13 Pollsters are unlikely to succeed where schools (even colleges) routinely fall short. Why should people bewildered by endlessly repeated elementary civics lessons suddenly master the connection between patent law protection and research funding? Can ordinary citizens appreciate the nonobvious fact that huge tax credits assist the rich, not the destitute, even when fully explained? To expect sudden curiosity and attentiveness to public affairs is unrealistic. Ironically, those academics so casually optimistic about upgrading ordinary citizen awareness often despair at their students (often at elite schools) underwhelming ability to grasp sophisticated policy analysis. Risks Conveying risks to ordinary citizens via a poll is another huge stumbling block. Superficially, the conventional poll appears adequate to this assignment one might, for example, offer odds with every policy choice. A question about expanding Medicare might now include a warning that there is a one-inthree chance that this generosity might be more costly than anticipated, or a one-in-five chance that fraud will burgeon. This is hardly inconsequential since the mere mention of risk inevitably shapes results. For example, a 1999 ABC News poll 20 asked about sending troops to Kosovo if the air campaign failed. Though 57 percent of respondents endorsed this proposal as stated, endorsements fell to 44 percent when the risk of some casualties was introduced. When the risk rose to a thousand casualties, endorsement plummeted to 26 percent. Though seemingly effortless, this add-arisk element is arduous in the customary survey. Two obstacles immediately come to mind. The first is technical: establishing the precise odds for any outcome. This is a political minefield, to say the least, and using any one set of plausible figures instead of another might dramatically alter public preferences. Just imagine respondents being asked, Would you still support government prescription drug price controls even if there was a reasonable say a one-in-three chance that this would reduce new drug development? Who can say if this assessment is accurate, or what reasonable should signify? No doubt, proponents of price controls would find this wording and risk estimate objectionable and dismiss the results as rubbish. The vox populi would soon degenerate into a Tower of Babble as each interest group sponsored polls with its own reasonable risk assessment. A more vexing problem is the public s ability to comprehend risk that exceedingly rare, though highly momentous, events may occur. Innumerable policy choices transportation safety, pollution toxicity, medical risk, crime victimization, and even gun accident probabilities exhibit this trait. After all, pursuing perfection in safety or cleanliness entails nothing more than moving from extremely unlikely to highly improbable. 21 Given that most people have trouble grasping large numbers, the task of addressing risk in polls appears hopeless. Can polls be improved so that they provide a reliable guide for policymakers? The answer is no. The economics of polling would not support the extensive measures that would be needed to make polls worthwhile for policy choice. If the money were available, participants would not be: the demands on respondents would be immense. Consequently, polling is not likely to provide useful information to policymakers any time soon. Conclusion This analysis suggests that contemporary polls are seducing respondents, not offering them hard choices of the type faced by legislatures or policy analysts. Given the typical survey s inattention to costs, indifference to risk, and other shortcomings, it is a miracle that polls do not find unanimous support for more social spending. Polls do not provide worthwhile advice about policy; they measure only wishes for a world of benefits with no costs. Polling has crossed the line between The economics of polling would not support the extensive measures that would be needed to make polls worthwhile for policy choice. 13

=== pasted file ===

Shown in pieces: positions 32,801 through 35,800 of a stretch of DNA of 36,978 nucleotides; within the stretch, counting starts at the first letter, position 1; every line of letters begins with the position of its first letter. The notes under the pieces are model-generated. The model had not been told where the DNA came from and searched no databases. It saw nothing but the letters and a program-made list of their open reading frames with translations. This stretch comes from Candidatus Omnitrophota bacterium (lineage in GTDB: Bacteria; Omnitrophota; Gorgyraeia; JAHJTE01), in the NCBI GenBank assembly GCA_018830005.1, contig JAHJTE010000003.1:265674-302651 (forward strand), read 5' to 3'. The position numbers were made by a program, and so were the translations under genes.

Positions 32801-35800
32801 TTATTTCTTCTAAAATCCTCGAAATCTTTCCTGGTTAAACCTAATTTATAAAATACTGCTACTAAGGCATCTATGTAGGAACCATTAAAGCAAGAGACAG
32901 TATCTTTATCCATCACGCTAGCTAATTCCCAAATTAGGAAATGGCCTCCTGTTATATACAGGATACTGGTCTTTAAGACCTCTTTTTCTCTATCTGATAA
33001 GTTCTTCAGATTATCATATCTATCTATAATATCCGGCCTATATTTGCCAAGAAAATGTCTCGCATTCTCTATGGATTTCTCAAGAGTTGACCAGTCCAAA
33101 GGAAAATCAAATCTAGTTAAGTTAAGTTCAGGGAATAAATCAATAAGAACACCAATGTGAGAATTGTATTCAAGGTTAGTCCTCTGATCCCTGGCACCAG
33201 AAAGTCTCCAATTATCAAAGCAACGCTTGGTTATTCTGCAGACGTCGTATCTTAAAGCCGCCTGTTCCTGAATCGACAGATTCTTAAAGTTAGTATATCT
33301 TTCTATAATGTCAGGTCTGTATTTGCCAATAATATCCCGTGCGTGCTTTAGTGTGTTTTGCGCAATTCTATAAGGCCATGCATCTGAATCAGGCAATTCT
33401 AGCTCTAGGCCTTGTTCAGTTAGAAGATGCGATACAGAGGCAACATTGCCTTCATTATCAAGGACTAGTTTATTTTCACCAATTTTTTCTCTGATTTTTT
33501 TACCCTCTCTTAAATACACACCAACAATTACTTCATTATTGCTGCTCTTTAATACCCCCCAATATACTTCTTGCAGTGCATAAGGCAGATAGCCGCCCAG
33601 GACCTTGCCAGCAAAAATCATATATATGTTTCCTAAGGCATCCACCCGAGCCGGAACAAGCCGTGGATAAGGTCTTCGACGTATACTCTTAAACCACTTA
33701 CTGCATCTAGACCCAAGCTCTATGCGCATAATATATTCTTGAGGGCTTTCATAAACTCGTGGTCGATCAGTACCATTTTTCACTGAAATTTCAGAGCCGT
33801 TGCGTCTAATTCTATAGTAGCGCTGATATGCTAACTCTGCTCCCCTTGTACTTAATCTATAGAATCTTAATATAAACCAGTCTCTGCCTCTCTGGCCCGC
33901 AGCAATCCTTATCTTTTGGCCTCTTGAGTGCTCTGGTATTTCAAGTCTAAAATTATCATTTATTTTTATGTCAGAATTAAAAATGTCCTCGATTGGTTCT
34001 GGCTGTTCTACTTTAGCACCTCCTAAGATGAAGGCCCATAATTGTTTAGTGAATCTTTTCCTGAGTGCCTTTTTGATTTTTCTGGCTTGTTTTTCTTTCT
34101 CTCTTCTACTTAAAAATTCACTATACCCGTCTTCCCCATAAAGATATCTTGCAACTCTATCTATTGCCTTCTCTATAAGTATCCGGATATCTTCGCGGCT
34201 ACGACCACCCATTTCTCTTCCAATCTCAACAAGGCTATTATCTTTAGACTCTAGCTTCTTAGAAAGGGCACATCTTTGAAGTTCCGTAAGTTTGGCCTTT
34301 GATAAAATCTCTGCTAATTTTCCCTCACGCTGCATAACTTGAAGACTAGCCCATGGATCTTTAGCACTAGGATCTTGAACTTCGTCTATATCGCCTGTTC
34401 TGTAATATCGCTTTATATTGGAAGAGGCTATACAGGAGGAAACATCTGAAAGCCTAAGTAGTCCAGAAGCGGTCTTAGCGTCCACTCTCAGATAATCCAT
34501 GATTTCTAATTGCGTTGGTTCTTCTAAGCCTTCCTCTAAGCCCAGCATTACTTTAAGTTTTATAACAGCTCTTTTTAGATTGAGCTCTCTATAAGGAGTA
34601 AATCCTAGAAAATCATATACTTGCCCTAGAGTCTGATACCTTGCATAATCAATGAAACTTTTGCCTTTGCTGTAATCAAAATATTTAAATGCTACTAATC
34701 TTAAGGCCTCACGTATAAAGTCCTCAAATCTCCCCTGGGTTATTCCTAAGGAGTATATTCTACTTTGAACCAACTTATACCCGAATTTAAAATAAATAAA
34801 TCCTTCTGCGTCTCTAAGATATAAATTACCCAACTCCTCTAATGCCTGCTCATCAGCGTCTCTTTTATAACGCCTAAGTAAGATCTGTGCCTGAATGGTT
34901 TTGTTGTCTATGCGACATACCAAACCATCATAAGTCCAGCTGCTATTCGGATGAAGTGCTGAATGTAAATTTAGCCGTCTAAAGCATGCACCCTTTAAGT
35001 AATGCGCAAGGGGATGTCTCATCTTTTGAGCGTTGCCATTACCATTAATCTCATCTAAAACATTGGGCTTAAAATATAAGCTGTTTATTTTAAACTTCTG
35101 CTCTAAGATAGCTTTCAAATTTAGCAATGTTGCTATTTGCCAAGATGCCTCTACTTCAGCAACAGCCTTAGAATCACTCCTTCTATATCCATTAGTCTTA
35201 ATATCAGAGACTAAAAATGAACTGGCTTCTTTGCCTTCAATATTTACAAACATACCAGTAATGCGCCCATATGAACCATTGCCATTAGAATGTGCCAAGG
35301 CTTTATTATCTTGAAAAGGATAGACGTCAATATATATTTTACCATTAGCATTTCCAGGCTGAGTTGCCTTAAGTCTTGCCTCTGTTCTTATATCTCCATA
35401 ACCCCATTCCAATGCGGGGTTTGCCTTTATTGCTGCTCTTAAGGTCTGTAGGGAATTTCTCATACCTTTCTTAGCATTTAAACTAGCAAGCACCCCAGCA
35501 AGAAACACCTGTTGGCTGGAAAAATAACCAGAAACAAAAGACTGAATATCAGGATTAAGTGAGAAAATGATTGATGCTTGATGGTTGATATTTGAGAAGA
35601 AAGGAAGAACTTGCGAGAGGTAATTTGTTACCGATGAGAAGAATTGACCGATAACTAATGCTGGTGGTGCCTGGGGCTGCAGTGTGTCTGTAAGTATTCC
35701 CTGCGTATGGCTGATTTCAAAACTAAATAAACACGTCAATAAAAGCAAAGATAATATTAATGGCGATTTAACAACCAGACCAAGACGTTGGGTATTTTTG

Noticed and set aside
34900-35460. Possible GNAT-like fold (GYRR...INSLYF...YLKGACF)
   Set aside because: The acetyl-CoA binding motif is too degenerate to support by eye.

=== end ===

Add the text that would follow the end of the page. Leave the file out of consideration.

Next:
14 Abstract cravings for public largesse should be treated as interesting curiosities ; under no circumstances should they inform policymaking or determine policy choices. mechanically recording popular sentiments and becoming a political player. The question, Whom do you admire most? is absolutely harmless; by contrast, Should the federal government spend more on the homeless? can be highly mischievous. Assuming that two-thirds of the public will endorse this benevolent outreach, a fresh fact is created the public desires something, and since democracy means heeding the vox populi, let s act! Should this fact be regularly publicized, the pollster has brought into being a consensus that will surely attract opportunistic office seekers, and those who caution restraint will now be on the defensive. 2 2 If contemporary polls are poor guides to policymaking and we have no reason to believe they can be improved, where do we go from here? Must we surrender to those pollsters ever willing to seduce the public with appealing nostrums that quickly become programs to opportunist office seekers? A successful battle against facile entreatments must address the way polls are used, not the surveys themselves. Absolutely nothing can impede the issuance of unreflective cravings, but this analysis challenges their standing as wise democratic counsel. 23 Abstract cravings for public largesse should be treated as interesting curiosities ; under no circumstances should they inform policymaking or determine policy choices. Notes 1. James Madison thus counterposes pure democracy and representative government: The two great points of difference between a Democracy and a Republic are, first, the delegation of the Government, in the latter, to a small number of citizens elected by the rest: secondly, the greater number of citizens, and greater sphere of country, over which the latter may be extended. Madison believed the new American republic was a representative government. He believed representative government was less likely than direct democracy to decline into factions and civil war. See James Madison, Federalist no. 10 in The Founders Constitution, ed. Philip B. Kurland and Ralph Lerner (Chicago: University of Chicago Press, 1988), vol. 1, p See Steven Kull, Expecting More Say: The American Public on Its Role in Government (Washington: Center on Policy Attitudes, 1999). 3. Peggy Noonan, What I Saw at the Revolution: A Political Life in the Reagan Era (New York: Random House, 1990), p Walter Bagehot, National Review, July 1856, from Bartlett s Familiar Quotations (Boston: Little Brown, 1982), p Such inattentiveness to reality is not rare. One careful study of 51 questions dealing with the Panama Canal Treaty found that 10 of the questions contained factual errors such as wrongly characterized treaty provisions or misstated historical details. Unfortunately, results from the flawed questions found their way into congressional debates over ratification. See Ted J. Smith III and J. Michael Hogan, Public Opinion and the Panama Canal Treaties of 1977, Public Opinion Quarterly 51, no. 1 (Spring 1987): The tilt toward education in the sample is clear: 14 percent of respondents had postgraduate degrees compared to 7 percent of the general population. By contrast, a mere 5 percent of those interviewed had some high school or less versus 18 percent of the general population. All interviews were conducted by Angus Reid Associates of Winnipeg, Manitoba, Canada. For more details about this study, see Robert Weissberg, Voracious Appetites: Public Opinion and Big Government, University of Illinois, A useful compilation of such ignorance is Michael X. Delli Carpini and Scott Keeter, What Americans Know about Politics and Why It Matters (New Haven, Conn.: Yale University Press, 1996). Chapter 2 in particular shows widespread unfamiliarity with the federal government s fiscal commitments, legislative initiatives, and elementary demographic information. To be sure, on some items (e.g., the passage of a new minimum wage or the federal savings and loan bailout), awareness was surprisingly abundant. But rooting through mounds of poll data for examples is not the point. What is essential is the alignment of poll queries with appropriate information levels. A citizen ignorant of 99 of 100 things might still offer wise counsel if the question pertained to his one area of knowledge. 8. U.S. Department of Commerce, Bureau of the Census, Statistical Abstract of the United States: 1998 (Washington: Government Printing Office, 1998), Table Ibid., Table During the early stages of my own research I 14